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The crisis has forced us to engage in a true soul searching exercise – to see where we stand, where our models have failed, and where we need to go. But how can we best prepare ourselves for the new global economic landscape while addressing current challenges?
Growth is weak or negative; unemployment is at record levels; deficits and debt are sky high; and we are on a collision course with nature. It is therefore imperative to go structural, go social and go green, said OECD Secretary-General at the Doosan Global Business Forum.
Speaking at the French-American Foundation, Angel Gurría was invited to report on the main outcomes of the OECD Week (Forum and Ministerial Council). He also presented OECD perspectives on the current global economic outlook, in particular for the United States (US) and France.
Increased productivity, green-growth and more open markets will be essential if the food and nutrition requirements of future generations are to be met. Governments should also renounce trade-distorting practices and create an enabling environment for a thriving and sustainable agriculture underpinned by improved productivity, said OECD Secretary-General Angel Gurría.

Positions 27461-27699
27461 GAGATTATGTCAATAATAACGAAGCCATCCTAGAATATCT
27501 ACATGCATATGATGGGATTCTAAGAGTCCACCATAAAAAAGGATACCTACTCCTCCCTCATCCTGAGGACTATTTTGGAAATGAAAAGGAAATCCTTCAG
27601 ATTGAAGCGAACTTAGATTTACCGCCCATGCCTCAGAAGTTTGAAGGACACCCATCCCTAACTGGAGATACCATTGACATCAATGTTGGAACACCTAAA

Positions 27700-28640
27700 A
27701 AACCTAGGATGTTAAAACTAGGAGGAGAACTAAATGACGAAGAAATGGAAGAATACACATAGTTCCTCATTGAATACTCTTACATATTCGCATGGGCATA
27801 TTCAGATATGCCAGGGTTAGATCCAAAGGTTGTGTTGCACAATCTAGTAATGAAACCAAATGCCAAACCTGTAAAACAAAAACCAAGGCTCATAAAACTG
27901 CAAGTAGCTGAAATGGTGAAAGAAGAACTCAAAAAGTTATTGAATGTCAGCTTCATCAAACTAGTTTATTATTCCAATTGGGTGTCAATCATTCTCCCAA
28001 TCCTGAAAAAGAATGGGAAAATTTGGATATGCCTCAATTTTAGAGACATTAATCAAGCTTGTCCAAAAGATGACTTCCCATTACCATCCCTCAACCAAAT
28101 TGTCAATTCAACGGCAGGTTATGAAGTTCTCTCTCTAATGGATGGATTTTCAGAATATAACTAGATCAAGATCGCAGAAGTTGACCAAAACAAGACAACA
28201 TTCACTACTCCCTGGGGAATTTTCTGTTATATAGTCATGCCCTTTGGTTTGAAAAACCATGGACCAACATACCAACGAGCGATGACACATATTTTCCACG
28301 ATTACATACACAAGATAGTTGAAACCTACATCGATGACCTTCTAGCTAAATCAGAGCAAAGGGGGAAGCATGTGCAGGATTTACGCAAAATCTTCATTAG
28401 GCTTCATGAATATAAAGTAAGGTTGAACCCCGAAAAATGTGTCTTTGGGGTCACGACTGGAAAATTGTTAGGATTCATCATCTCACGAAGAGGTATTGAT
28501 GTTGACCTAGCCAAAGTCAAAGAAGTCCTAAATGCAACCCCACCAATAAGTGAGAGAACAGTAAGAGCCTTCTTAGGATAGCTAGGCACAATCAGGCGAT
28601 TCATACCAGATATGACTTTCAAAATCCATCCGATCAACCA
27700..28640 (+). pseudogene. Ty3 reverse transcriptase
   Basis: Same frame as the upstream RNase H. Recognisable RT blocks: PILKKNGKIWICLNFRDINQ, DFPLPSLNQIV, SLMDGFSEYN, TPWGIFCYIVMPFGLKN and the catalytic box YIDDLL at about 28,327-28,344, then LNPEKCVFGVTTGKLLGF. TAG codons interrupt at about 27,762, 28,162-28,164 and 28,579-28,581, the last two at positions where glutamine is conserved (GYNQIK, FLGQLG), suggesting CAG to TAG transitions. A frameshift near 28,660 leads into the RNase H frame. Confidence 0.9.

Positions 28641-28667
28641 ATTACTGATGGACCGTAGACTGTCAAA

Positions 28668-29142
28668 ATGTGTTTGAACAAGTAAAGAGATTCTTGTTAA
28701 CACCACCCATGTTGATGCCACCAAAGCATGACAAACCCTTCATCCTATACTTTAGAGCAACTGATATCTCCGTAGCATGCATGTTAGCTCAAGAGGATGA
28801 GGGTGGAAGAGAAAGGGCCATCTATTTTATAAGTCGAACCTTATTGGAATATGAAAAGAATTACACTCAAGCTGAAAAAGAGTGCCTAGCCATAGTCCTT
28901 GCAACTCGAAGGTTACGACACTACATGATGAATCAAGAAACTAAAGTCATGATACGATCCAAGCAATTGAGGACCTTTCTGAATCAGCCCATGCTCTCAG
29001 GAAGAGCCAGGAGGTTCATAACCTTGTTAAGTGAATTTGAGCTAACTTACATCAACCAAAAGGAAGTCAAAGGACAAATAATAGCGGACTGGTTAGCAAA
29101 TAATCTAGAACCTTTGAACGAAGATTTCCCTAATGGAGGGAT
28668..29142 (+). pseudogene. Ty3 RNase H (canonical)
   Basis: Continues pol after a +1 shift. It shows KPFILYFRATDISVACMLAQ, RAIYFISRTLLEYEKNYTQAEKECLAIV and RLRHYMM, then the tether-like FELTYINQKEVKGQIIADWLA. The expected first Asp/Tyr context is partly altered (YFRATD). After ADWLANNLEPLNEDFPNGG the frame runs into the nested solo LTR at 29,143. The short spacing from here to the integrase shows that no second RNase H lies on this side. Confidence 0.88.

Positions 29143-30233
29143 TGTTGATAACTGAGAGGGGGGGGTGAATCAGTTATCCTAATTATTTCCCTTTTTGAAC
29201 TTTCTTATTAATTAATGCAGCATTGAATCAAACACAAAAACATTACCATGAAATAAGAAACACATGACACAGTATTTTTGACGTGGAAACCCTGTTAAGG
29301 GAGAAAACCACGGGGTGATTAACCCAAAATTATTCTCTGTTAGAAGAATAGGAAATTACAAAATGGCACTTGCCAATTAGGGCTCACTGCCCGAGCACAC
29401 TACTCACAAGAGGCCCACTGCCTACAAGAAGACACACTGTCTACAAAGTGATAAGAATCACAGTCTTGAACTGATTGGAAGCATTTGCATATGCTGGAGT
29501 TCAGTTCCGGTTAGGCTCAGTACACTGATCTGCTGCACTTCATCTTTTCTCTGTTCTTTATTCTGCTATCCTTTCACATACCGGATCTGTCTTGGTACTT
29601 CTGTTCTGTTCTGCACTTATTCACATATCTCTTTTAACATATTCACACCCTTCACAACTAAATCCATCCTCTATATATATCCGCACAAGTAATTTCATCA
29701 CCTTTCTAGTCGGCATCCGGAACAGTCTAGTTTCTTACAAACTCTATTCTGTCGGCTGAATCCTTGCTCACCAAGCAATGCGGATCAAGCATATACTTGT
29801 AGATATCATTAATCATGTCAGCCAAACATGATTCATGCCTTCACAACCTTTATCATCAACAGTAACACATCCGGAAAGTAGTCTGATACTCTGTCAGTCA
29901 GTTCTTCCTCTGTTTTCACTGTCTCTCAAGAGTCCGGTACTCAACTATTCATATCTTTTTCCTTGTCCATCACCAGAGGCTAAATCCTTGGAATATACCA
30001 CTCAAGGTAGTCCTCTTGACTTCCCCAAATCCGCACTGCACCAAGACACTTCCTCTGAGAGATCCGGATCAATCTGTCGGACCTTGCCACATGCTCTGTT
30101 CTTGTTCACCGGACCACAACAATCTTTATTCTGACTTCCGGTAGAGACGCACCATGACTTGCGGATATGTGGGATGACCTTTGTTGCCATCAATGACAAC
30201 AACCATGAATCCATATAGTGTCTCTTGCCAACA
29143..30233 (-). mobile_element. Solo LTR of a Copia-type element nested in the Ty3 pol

Governments should use every possible means at their disposal to help jobseekers, especially young people, by removing barriers to job creation and investing in their education and skills. The young are at most risk of long-term damage to their careers and livelihoods, said Angel Gurría.
Leaders met in Busan and agreed to form the Global Partnership for Development Co-operation to strengthen trust, accountability and knowledge-sharing in development co-operation. Angel Gurría offered some thoughts on each of these objectives.
International migration flows are an extraordinary source of change, progress and integration. These flows have built our nations and they keep being essential for the functioning of our economies, both in sender and host countries, said OECD Secretary-General in Brussels.
Despite important achievements, sustainable development is still a challenge, not a reality. In moving forward, we need to ensure that our policies have a stronger focus on sustainability and inclusion, in particular in developing countries, even more than elsewhere, said OECD Secretary-General at Rio+20.
Our contributions to the G20 anti-corruption work have spanned from strengthening enforcement of foreign bribery laws to drawing G20 principles on asset disclosure or whistleblower protection, and making public procurement cleaner and more effective to fight solicitation, said OECD Secretary-General.
Speaking at Los Cabos G20 Summit, Angel Gurría underlined the urgency of tackling the steep rise in youth joblessness that took place during the crisis. Labour market programmes, including effective counselling, job-search assistance and temporary hiring subsidies for low skilled youth, can make a real difference in facilitating the transition to productive and rewarding jobs for young jobseekers.